Hand to Mouth: A systematic review and meta-analysis of the association between rheumatoid arthritis and periodontitis

Fuggle, Nicholas, Smith, Toby, Kaul, Arvind and Sofat, Nidhi (2016) Hand to Mouth: A systematic review and meta-analysis of the association between rheumatoid arthritis and periodontitis. Frontiers in Immunology, 7. ISSN 1664-3224

[img] Microsoft Word (Final_186155_Sofat_Original_Manuscript 15.02.2016) - Draft Version
Restricted to Repository staff only until 31 December 2099.

Download (723kB) | Request a copy
[img]
Preview
PDF (fimmu-07-00080) - Published Version
Available under License Creative Commons Attribution.

Download (765kB) | Preview

Abstract

Background: Rheumatoid arthritis (RA) and periodontitis are both chronic inflammatory disease which demonstrate similarities in terms of mechanism, histopathology and demography. An association between these conditions has been demonstrated previously but has been called into question more recently. Methods: The published databases MEDLINE, EMBASE and PsycINFO were searched using search terms related to RA and periodontitis. Articles were selected if they included data on the number of people with RA diagnosed with periodontitis (or periodontal disease parameters) compared to a control comparison group. Review articles, case reports, animal model studies, non-English language and articles with unavailable abstracts were excluded. Data was extracted, critically appraised using the Downs and Black tool and a random-effect Mantel-Haenszel meta-analysis was performed. Results: 21 papers met the eligibility criteria and provided data for the meta-analysis; 17 studies (including a total of 153,492 participants) comparing RA to healthy controls and 4 (including a total of 1378 participants) comparing RA to osteoarthritis (OA). There was a significantly increased risk of periodontitis in people with RA compared to healthy controls (RR: 1.13; 95% CI: 1.04, 1.23; p=0.006; N: 153,277) with a significantly raised mean probing depth, risk of bleeding on probing (BOP) and absolute value of clinical attachment loss in those with rheumatoid arthritis. When comparing RA and OA, there was no significant difference in the prevalence of periodontitis, however the risk of BOP was greater in OA than RA. Conclusion: The very strong association between RA and periodontitis is supported by the results of our systematic review and meta-analysis of studies comparing RA to healthy controls. In our meta-analysis, however, this is not replicated when comparing RA to OA controls.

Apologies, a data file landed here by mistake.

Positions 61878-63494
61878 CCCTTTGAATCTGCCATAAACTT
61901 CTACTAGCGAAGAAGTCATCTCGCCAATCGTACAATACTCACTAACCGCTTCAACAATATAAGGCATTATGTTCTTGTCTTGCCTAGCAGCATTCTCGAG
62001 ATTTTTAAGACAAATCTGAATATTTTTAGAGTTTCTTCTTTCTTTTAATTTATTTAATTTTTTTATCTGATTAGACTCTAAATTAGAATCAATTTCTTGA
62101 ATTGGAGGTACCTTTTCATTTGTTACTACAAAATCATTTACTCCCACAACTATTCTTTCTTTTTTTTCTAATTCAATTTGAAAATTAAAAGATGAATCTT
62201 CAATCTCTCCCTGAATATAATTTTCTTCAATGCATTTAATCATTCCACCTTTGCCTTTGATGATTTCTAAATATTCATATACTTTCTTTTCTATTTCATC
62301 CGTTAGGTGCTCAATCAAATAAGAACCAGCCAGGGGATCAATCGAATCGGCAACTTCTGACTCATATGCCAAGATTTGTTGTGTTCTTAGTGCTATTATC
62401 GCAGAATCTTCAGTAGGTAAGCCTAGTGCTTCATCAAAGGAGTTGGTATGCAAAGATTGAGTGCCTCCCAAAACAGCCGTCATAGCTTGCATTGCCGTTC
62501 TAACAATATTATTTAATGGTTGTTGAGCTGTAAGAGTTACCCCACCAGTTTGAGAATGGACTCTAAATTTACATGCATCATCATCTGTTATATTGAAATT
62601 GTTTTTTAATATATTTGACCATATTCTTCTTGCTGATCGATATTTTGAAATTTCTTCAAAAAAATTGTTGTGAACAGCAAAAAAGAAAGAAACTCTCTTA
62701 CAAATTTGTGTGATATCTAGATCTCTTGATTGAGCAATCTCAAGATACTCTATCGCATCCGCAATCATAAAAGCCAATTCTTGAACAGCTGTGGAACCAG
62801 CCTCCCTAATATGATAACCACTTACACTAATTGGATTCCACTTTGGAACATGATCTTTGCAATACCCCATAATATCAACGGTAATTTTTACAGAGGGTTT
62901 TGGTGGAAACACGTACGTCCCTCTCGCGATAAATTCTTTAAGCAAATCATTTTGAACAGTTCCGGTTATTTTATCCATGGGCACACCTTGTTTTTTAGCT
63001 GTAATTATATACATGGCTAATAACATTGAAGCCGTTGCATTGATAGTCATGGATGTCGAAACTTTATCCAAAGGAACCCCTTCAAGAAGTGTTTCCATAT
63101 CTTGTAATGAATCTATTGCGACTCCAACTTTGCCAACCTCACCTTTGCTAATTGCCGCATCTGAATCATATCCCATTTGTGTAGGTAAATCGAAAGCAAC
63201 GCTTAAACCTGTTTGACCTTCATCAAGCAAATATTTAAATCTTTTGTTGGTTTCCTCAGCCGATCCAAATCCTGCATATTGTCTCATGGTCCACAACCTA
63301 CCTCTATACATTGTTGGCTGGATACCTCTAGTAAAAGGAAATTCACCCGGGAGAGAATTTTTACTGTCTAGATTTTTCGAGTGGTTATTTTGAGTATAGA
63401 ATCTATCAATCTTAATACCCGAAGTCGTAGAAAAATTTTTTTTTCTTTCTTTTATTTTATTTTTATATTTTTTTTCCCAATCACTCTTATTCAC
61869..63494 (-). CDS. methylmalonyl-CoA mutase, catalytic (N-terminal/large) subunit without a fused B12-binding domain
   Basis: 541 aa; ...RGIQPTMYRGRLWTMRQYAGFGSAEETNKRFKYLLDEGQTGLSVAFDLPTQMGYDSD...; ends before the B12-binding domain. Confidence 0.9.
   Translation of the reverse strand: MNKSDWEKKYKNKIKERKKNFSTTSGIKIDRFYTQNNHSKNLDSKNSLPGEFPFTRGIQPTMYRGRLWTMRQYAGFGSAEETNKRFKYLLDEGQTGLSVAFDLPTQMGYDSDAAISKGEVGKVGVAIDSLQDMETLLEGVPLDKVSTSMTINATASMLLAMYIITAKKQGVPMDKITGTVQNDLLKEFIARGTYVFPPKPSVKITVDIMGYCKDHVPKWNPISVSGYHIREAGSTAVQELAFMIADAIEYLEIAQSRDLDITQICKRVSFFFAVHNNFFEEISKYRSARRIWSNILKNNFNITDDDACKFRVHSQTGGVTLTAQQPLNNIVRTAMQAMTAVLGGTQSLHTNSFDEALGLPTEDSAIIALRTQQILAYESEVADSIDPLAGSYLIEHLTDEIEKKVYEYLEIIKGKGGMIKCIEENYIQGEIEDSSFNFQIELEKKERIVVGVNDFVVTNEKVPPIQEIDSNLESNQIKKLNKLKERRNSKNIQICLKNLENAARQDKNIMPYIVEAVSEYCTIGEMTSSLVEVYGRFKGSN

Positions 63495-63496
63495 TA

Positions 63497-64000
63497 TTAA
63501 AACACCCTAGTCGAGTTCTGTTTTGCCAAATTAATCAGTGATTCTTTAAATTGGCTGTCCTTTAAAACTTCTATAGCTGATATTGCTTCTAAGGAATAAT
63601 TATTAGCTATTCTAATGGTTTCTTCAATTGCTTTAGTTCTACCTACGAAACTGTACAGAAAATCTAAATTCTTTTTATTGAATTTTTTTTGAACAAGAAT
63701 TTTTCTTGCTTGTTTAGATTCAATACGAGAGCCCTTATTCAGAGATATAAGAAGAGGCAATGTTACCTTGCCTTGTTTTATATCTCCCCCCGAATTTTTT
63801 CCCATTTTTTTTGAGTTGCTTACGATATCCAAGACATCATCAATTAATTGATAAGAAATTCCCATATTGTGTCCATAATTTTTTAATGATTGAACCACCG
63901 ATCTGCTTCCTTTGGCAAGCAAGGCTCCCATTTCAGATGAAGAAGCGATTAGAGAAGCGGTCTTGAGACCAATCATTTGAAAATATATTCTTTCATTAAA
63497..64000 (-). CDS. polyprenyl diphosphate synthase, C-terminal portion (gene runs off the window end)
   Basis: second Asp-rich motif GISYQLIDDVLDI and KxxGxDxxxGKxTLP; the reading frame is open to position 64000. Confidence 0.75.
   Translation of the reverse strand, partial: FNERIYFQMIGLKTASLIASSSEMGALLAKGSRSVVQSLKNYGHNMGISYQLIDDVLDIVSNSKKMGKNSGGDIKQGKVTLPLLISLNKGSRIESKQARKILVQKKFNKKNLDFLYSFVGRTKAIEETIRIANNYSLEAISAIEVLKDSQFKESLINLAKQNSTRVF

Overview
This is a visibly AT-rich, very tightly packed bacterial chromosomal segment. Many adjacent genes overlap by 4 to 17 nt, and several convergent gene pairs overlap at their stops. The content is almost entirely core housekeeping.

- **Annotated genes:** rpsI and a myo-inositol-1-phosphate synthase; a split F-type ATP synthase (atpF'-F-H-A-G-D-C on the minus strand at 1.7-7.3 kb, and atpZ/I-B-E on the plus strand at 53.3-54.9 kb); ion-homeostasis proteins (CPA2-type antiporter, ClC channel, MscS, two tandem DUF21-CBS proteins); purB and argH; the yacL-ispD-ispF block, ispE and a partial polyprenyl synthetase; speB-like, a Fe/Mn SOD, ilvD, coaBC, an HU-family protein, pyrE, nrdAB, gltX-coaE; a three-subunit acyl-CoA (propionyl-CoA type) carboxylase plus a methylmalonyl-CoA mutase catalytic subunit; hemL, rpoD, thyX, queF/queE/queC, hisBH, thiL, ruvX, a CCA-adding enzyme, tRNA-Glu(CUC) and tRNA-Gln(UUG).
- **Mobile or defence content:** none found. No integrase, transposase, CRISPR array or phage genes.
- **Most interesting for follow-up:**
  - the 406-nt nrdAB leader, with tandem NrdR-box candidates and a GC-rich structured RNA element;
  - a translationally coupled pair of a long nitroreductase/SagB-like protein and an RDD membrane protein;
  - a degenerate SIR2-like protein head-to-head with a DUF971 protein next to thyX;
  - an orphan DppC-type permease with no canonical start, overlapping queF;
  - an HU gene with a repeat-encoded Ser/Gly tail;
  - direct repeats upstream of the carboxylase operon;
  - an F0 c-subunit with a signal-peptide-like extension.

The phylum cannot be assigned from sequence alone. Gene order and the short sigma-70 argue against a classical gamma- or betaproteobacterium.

Item Type: Article
Additional Information: © 2016 Fuggle, Smith, Kaul and Sofat. This is an open-access article distributed under the terms of the Creative Commons Attribution License (CC BY). The use, distribution or reproduction in other forums is permitted, provided the original author(s) or licensor are credited and that the original publication in this journal is cited, in accordance with accepted academic practice. No use, distribution or reproduction is permitted which does not comply with these terms.
Uncontrolled Keywords: rheumatoid arthritis,inflammatory arthritis,periodontitis,periodontal disease,meta-analysis
Faculty \ School: Faculty of Medicine and Health Sciences > School of Health Sciences
Depositing User: Pure Connector
Date Deposited: 22 Mar 2016 09:27
Last Modified: 06 Aug 2020 23:39
URI: https://ueaeprints.uea.ac.uk/id/eprint/57777
DOI: 10.3389/fimmu.2016.00080

Actions (login required)

View Item View Item